Prof. Westengard | O628 | Fall 2022

Lashaunte Browne

In the texts I’ve read so far in gothic literature there have been a lot of similarities that reflect the very nature of the word gothic. In the castle of Otranto & Carmilla there is this sexualization of the women which was very common in the 19th century. Women were just viewed as sexual objects who were given no say in anything. Manfred wanted to marry Isabella and in her refusal he then captured her to sexually assault her, women were not seen as humans. In Carmilla it was slightly different because both leads were women so the sexualization was not as bold. But the two women would caress and kiss one another very intimately on the cheeks. There was one point in the story where Carmilla said that she wanted to become one with Laura. Another similarity was the setting, both took place in a very dark castle that was isolated for miles which is a very popular metaphor that enhances there being nowhere to run, you are just stuck in this place that is a massive time capsule. Both stories had lots of supernatural elements such as ghosts and vampires. In Carmilla, Laura at first had nightmares which then turned into reality as she believed that something was out to kill her. There was a ghost that appeared to manfred in the castle of otranto that ultimately saves Isabella from the arms of manfred. Although they are two different stories they have many elements that tie into one another.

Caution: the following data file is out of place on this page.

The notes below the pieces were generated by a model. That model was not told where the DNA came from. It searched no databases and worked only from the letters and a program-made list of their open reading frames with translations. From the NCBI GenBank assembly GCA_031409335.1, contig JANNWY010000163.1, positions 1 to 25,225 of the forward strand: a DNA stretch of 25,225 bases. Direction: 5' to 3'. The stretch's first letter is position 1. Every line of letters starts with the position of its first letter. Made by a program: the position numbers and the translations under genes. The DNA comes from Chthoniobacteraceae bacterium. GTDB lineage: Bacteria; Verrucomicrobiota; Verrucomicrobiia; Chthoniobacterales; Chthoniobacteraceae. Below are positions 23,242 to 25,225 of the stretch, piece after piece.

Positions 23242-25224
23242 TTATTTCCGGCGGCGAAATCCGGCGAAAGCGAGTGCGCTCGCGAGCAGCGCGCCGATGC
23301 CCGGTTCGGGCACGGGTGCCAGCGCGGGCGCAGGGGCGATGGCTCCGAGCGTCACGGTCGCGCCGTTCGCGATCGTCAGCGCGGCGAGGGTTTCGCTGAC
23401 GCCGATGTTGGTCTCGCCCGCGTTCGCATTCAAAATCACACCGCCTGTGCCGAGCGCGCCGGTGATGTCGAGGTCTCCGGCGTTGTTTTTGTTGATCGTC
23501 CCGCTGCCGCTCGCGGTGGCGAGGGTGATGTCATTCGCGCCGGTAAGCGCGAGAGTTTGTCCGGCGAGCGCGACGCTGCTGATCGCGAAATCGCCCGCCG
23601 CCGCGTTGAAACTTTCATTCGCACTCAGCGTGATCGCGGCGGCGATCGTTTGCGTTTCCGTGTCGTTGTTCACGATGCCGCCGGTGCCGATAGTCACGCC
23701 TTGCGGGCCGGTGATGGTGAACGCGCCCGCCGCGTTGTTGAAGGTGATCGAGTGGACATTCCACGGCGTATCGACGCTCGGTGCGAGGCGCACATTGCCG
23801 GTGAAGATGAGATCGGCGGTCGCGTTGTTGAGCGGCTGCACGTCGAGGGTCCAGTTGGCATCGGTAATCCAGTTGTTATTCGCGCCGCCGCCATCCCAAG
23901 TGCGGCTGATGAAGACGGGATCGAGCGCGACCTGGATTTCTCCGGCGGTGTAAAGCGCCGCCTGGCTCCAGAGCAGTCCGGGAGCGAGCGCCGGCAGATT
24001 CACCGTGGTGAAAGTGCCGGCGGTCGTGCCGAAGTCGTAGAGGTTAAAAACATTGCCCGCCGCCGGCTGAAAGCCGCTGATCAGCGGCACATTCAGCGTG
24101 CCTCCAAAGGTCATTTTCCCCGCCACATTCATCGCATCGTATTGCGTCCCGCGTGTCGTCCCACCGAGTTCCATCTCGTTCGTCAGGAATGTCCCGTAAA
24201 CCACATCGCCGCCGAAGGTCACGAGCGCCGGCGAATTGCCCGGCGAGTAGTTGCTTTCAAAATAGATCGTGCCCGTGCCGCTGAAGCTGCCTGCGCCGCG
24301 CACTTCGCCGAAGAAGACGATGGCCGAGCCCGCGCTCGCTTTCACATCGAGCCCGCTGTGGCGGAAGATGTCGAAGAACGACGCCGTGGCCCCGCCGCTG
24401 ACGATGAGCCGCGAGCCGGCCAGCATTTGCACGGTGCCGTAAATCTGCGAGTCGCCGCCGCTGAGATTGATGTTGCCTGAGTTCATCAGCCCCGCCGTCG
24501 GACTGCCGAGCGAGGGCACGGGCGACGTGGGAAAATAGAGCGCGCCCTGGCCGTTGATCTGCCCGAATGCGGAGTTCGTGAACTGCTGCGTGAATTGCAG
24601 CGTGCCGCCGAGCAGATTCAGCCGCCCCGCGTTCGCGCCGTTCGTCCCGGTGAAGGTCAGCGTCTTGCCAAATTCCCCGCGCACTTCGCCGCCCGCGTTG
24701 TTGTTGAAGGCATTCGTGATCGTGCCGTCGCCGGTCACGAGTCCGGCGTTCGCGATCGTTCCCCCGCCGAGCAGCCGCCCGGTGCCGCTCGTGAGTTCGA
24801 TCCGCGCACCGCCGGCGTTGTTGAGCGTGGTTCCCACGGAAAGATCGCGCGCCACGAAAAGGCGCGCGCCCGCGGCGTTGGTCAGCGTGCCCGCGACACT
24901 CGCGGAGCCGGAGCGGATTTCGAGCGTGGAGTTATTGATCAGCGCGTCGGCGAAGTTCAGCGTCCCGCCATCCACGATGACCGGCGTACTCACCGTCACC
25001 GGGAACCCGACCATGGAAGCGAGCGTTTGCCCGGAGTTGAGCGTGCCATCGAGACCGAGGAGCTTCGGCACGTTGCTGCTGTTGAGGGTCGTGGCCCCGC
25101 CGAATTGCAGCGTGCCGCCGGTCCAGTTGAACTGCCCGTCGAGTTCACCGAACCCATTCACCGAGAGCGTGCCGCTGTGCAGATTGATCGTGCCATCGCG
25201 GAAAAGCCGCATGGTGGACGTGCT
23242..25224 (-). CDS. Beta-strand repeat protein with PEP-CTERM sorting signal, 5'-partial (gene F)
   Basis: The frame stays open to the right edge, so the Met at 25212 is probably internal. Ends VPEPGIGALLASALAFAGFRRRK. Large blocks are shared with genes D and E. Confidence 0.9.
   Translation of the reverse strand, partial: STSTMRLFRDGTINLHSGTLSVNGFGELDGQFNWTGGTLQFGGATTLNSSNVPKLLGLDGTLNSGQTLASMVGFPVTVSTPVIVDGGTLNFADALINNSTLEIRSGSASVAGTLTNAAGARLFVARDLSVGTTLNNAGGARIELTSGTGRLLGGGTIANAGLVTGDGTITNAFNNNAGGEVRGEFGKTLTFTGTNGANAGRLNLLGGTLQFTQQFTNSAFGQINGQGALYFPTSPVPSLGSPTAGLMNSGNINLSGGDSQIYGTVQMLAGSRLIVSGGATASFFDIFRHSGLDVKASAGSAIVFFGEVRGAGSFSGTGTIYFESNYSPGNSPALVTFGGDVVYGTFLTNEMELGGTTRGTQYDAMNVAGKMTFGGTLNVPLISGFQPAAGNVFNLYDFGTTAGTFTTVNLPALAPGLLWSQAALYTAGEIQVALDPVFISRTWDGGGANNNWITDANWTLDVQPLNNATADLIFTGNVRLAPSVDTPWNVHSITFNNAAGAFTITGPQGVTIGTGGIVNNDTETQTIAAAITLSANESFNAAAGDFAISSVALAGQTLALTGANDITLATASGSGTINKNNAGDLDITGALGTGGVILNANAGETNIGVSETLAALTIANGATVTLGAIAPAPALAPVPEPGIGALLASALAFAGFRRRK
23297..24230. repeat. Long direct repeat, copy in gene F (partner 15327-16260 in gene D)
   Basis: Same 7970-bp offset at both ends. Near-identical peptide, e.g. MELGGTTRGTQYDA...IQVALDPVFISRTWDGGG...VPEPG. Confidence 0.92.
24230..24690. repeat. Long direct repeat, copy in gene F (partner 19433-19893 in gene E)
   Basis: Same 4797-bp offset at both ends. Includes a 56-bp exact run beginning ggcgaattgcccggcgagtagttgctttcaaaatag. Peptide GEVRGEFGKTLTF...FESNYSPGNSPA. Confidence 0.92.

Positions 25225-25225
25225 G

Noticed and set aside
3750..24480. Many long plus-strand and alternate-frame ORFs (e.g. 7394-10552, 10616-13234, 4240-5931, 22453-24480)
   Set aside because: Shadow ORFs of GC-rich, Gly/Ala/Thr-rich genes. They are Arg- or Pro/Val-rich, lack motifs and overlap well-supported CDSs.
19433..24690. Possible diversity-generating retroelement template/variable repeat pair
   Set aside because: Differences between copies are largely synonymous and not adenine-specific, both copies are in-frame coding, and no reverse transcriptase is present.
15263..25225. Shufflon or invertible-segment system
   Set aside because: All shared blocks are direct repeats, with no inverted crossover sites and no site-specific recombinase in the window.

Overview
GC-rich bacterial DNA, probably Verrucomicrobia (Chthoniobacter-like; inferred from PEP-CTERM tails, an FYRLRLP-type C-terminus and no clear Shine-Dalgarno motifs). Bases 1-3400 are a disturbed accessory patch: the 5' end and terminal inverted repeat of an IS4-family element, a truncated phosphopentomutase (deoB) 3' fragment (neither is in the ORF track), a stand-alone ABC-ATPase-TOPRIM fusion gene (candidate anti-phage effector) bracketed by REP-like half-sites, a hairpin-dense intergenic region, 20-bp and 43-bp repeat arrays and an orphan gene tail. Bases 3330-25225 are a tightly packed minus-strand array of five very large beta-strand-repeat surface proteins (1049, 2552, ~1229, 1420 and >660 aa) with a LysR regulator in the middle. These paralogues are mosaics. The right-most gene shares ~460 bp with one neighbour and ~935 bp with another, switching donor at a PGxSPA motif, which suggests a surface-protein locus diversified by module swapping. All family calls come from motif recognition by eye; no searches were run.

1. Erika Gissel Naranjo

    Hi Lashaunte,

    I agree with your take on the sexualization of woman! Reading about it now in our time and age really makes you reflect on how much women went through back then. Not only that but they also had repressed sexual desires as Laura did in Carmilla.

  2. Laura Westengard

    You make a good point that sexuality is present in Gothic fiction, whether it is though sexual objectification (as in Otranto) or a kind of forbidden sexuality (as in Carmilla).

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